How do I schedule and appointment?
When are you open?
When should I arrive to a schedule
appointment and what do I bring
Can my pet eat the day of the
What happens during the appointment? Will
a student take care of my pet?
How long does the appointment usually
Will my pet's surgery be performed on the
day of the initial appointment?
What if I have an emergency?
What will my visit cost?
I would like to bring my cat into the hospital,
but it is easily stressed. What can I do to minimize this?
How do I schedule an
Since the Veterinary Medical Teaching Hospital is a referral
institution, you and your primary care veterinarian need to
determine that a cardiology referral is necessary for your pet.
Once a collaborative decision has been made, your veterinarian can
call to make the referral. You can then call to schedule an
appointment at 979-845-2351. We typically schedule appointments on
Monday, Tuesday and Thursday at 10am and 1pm.
The Cardiology Service acts as a consulting service (not a
primary care service) for the Large Animal Hospital. Horses
are to be admitted through the Large Animal Hospital (979-845-3541)
with the appropriate service (ie. Equine Medicine) after which a
cardiology consultation will be requested.
When are you open?
Normal hours of operation for the Small Animal Hospital are
Monday–Friday from 7:30 p.m.–5:30 p.m. Emergencies are accepted 24
hours a day, 7 days a week, including holidays.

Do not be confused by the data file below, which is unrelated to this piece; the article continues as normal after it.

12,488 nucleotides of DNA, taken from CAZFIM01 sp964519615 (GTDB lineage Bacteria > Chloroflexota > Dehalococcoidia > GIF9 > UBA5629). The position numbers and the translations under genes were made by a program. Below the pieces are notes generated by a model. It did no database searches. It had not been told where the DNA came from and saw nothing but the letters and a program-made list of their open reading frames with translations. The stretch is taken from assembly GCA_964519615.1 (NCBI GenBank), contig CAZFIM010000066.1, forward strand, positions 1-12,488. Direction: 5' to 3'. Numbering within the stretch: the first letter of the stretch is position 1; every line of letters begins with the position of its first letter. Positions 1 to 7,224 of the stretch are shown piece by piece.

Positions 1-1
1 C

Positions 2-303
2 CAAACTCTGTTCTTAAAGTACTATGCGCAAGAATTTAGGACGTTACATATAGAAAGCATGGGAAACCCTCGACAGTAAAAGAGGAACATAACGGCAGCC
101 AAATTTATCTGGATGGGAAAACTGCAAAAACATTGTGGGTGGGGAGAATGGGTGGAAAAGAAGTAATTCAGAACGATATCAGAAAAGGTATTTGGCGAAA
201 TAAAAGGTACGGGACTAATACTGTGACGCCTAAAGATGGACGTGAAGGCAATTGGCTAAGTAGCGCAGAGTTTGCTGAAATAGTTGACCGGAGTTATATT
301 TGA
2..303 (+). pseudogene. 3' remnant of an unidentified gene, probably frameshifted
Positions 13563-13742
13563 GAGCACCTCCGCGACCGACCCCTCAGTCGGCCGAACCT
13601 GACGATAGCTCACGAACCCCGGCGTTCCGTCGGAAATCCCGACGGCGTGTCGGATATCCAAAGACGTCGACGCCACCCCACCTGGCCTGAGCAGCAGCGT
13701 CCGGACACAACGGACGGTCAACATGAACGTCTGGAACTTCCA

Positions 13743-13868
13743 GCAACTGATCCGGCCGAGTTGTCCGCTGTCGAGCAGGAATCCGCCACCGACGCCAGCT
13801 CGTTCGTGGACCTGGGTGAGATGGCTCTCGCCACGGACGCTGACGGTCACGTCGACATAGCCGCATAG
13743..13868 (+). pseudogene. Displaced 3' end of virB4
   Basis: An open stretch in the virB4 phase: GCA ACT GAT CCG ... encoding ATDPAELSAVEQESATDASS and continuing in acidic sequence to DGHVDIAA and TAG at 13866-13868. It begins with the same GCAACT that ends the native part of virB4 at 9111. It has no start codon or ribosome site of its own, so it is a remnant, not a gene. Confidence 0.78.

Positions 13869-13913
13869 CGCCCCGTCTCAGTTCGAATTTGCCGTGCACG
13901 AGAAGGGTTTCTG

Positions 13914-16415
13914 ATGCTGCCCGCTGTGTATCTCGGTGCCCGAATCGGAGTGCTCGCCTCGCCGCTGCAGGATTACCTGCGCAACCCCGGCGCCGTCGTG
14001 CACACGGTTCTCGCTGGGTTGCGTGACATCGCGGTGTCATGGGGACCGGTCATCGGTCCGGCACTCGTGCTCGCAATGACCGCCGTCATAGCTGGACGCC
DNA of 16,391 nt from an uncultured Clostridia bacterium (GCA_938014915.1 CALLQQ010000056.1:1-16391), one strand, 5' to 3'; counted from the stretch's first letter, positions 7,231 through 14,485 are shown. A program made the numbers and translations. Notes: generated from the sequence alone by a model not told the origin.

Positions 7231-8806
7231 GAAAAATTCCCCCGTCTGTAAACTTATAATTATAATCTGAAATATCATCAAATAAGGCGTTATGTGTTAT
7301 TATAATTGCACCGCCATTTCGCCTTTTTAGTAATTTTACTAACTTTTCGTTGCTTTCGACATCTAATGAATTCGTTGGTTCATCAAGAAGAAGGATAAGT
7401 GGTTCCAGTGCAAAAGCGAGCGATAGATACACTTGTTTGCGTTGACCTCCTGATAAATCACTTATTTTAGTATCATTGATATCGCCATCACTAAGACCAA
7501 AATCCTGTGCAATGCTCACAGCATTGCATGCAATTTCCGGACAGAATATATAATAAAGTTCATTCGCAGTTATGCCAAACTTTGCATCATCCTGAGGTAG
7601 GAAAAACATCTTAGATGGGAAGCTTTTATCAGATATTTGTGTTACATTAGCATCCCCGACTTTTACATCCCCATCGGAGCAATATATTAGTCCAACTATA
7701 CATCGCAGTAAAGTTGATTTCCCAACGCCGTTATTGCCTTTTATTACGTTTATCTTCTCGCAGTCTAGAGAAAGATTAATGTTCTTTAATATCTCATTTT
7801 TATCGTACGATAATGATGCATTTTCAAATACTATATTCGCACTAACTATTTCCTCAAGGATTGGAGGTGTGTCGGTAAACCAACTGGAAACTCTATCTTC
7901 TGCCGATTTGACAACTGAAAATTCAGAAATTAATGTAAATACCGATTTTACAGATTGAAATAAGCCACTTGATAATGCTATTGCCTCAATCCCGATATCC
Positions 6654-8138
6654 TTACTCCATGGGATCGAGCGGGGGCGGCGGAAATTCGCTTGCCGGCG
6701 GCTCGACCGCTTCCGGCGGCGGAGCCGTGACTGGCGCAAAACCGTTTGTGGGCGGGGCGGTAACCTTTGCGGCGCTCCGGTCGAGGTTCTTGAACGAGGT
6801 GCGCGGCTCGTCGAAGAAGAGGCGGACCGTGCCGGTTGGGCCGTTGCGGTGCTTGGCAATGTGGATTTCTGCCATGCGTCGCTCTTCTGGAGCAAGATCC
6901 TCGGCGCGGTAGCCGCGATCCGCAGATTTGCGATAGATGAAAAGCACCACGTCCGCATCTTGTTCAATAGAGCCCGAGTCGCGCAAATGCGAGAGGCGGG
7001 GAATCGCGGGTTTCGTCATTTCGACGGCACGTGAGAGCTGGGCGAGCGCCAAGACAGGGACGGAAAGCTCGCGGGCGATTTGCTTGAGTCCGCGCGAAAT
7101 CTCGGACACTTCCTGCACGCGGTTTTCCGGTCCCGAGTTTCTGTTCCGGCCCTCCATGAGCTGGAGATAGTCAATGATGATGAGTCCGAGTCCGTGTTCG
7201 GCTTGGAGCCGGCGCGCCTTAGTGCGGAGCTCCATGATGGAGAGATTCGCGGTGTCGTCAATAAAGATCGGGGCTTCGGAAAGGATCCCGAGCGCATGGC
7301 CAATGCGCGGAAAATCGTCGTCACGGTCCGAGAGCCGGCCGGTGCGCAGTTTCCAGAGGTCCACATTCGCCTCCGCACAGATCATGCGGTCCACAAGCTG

When should I arrive
to a scheduled appointment and what do I bring?
We look forward to your visit. For new clients, please
arrive 15-20 minutes before your appointment in order to fill out
paper work. Preparation on your part will help us take care of your
pet's needs during the appointment.
Please have your pet's medical record faxed to our Hospital
(979-458-4444) 1-2 business days before the scheduled appointment.
If digital x-rays have been performed please have your
veterinarian’s staff contact us about sending them. You may also
bring along a copy of your medical records and x-rays.
Please bring any and all medications your pet is currently
Can my pet eat the day of the
Food and water should be continued on your pet’s regular
schedule. Medications should also be given on your pet’s
What happens during
the appointment? Will a student take care of my pet?
The mission of the Veterinary Medical Teaching Hospital is to
provide top-level medical services, whilst training the next
generation of veterinarians. Students are responsible for most
patient care duties, and learn to perform diagnostic and
therapeutic techniques. At all times, students are double checked
and closely supervised by house officers and faculty members.
Consequently, your visit with us may take longer than visits to
your primary care veterinarian. A 4th year
veterinary student will greet you and your pet, and take you into
an exam room. It is the student's responsibility to obtain the
initial history of your pet and perform the first physical exam.
Once completed, the student will leave you and your pet in the exam
room and discuss his/her findings with the clinician in charge of
your case. They will develop a list of problems and potential
diagnoses, and make a diagnostic plan to present to you. They will
then return to the exam room and discuss with you their findings,
go over the diagnostic plan and answer your questions.
It is important for you to know that students, under the
supervision and guidance of the cardiologist and technician(s),
will be performing these diagnostic procedures on your pet.
Additional testing procedures may be recommended as necessary with
implementation based on your approval. Ultimately, recommendations
and patient-care is based on the experience of the clinician in
cardiology. Please be patient with our students as they are